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This week’s theme is Logic, Reasoning and Thought.

Our first word also fits last week’s theme of “pregnancy words”. Coming from Greek for midwife and to act as midwife, it can be thought of as “giving birth, or drawing out, to the student’s innate knowledge.” A good example might be a writing teacher, helping the student to bring forth the student’s own story.

maieutic – a technique in which a teacher (rather than giving information) asks a series of questions to draw out, from the student, ideas previously latent in the student’s mind
[A more common word for this is Socratic. A few sources also give hebamic as a rare word of the same meaning.]
    Early in January Eliot returned to London, after spending a few days in Paris, where he submitted the manuscript of The Waste Land to Pound's maieutic skill.
    – Valerie Eliot, in introduction to The Waste Land: A Facsimile and Transcript of the Original Drafts Including the Annotations of Ezra Pound

    maieutic thinking is the kind of thinking characteristic of voice coaches, orchestra conductors, painting teachers, writing teachers, and so on. Maieutic thinking is intellectual midwifery. It is extractive, eductive, seeking to elicit the best thinking possible from one’s charges.
    – Matthew Lipman, Thinking in Education
 
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So that's what I've been doing all these years Big Grin
 
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We have a delicious word today, and I’m surprised how rarely it’s used

chop logic – convoluted, contentious and deceptive argument

The dictionaries have it as choplogic or chop-logic, but it’s more commonly written as two words, as above.
    But how can one explain the hypocrisy, chop logic and outright lying now being mustered daily in defence of hunting with hounds?
    – The Guardian, Dec. 28, 2000

    Judge Jackson showed little patience for Microsoft's dismissive attitude toward the case and its wordplay about integrated products, and put the company's lawyers in their place after they played chop logic – what one newspaper called "compliance with a raised middle finger" – with his preliminary injunction …
    – Wall Street Jourrnal, March 9, 1999
 
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Now it makes sense! I received my "Word Of The Day" e-mail this morning and "chop logic" was listed under the theme of "Pregnancy, from Z to A." I just couldn't make the connection at the time.

I can't say I've ever heard chop logic used before. An interest word. I like it. Thanks for sharing.

walrus Smile
 
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Surely it can't be a word of the day as "chop logic" is two words? Or is that just chopping logic? Wink


Build a man a fire and he's warm for a day. Set a man on fire and he's warm for the rest of his life.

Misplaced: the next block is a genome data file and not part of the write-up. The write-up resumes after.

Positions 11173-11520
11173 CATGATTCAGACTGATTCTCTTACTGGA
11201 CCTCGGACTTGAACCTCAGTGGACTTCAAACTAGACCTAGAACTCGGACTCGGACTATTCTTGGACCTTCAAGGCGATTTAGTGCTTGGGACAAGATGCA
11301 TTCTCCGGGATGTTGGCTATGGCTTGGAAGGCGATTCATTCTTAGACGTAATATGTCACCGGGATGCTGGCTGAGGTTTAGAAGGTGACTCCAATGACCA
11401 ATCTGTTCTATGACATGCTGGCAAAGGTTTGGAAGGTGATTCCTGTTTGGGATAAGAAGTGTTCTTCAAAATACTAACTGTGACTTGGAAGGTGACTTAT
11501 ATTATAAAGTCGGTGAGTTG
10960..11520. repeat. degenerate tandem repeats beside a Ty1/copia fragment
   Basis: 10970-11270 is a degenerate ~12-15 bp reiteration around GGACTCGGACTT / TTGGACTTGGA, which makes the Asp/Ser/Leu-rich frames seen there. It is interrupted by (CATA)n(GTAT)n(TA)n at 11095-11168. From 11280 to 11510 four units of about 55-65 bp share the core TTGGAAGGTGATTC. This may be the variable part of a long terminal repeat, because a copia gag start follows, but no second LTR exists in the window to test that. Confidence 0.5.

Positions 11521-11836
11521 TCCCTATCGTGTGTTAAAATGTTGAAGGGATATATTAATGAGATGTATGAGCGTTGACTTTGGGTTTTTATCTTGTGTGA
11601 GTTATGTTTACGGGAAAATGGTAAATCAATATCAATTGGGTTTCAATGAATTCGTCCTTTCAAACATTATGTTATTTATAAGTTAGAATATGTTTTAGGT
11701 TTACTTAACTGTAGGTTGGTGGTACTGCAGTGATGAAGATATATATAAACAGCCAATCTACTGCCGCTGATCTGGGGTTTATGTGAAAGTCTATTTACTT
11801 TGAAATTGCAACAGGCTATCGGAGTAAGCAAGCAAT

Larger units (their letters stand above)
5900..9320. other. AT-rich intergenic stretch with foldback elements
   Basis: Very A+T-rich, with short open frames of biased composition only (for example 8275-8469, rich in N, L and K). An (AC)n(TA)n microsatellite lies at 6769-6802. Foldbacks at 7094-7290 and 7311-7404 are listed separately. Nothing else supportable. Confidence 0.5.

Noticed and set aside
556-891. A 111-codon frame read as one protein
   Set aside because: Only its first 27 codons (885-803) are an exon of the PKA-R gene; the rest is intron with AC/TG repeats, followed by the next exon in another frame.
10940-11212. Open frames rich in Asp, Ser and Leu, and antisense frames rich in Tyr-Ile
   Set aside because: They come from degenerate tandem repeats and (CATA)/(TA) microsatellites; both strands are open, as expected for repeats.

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I would agree, but I didn't send out the "Word Of The Day" e-mail as follows;

Theme: Pregnancy, from Z to A



We have a delicious word today, and I'm surprised how rarely it's used

chop logic – convoluted, contentious and deceptive argument

The dictionaries have it as choplogic or chop-logic, but it's more commonly written as two words, as above.



But how can one explain the hypocrisy, chop logic and outright lying now being mustered daily in defence of hunting with hounds?
– The Guardian, Dec. 28, 2000

Judge Jackson showed little patience for Microsoft's dismissive attitude toward the case and its wordplay about integrated products, and put the company's lawyers in their place after they played chop logic – what one newspaper called "compliance with a raised middle finger" – with his preliminary injunction …
– Wall Street Jourrnal, March 9, 1999
 
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Oops!

< Wordcrafter, wiping egg off face >
 
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Wordcrafter: It happens, but you got me good this morning. I sat there quite stupefied trying to make the connection.

Smile
 
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< mental image of a puzzled walrus, posed like Rodin's The Thinker >

Honoring William F. Buckley, Jr., he of the elephantine vocabulary, who passed away yesterday, we quote his wisdom.

paralogism – an illogical argument, a fallacy, esp. one which the reasoner is unconscious of or believes to be logical (contrast sophism)
    A good debater is not necessarily an effective vote-getter: you can find a hole in your opponent's argument through which you could drive a coach and four ringing jingle bells all the way, and thrill at the crystallization of a truth wrung out from a bloody dialogue -- which, however, may warm only you and your muse, while the smiling paralogist has in the meantime made votes by the tens of thousands.
    – William F. Buckley, Jr., The Unmaking of a Mayor
 
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A quote from William F. Buckley, on language:

"Some words, Dwight Macdonald wrote in a celebrated review of Webster's Third, belong in the 'zoo section' of the dictionary. I.e., the words do exist, but the need for them is so remote, you can-and should-keep them caged up in the zoo until it is absolutely necessary to take one out, which may be never. I know a word that describes the feeling you have in the roof of your mouth when peanut butters sticks to it, but I will never use it; in fact, I decline to disclose it."


RJA
 
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Yesterday’s word paralogism means an illogical argument, made without intending or being aware that one is being illogical. In contrast:

sophism – a specious but fallacious argument, used either deliberately to deceive or mislead, or to display ingenuity in reasoning

Often used to describe the positions of a politician with whom one disagrees. I had a bit of difficulty finding a quote that wouldn't be political 'fighiting words'!
    I will now tell you what I do not like. First, the omission of a bill of rights, providing clearly, and without the aid of sophism, for freedom of religion, freedom of the press, potection against standing armiems, restriction of monopolies, the eternal and unremittting force of the habeas corpus laws, and trials by jury …
    – Thomas Jefferson to James Madison, December 20, 1787, concerning the then-current draft of the US Constitution
 
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Yesterday’s word paralogism means an illogical argument, made without intending or being aware that one is being illogical. In contrast:

sophism – a specious but fallacious argument, used either deliberately to deceive or mislead, or to display ingenuity in reasoning

Often used to describe the positions of a politician with whom one disagrees. I had a bit of difficulty finding a quote that wouldn't be political 'fighting words'!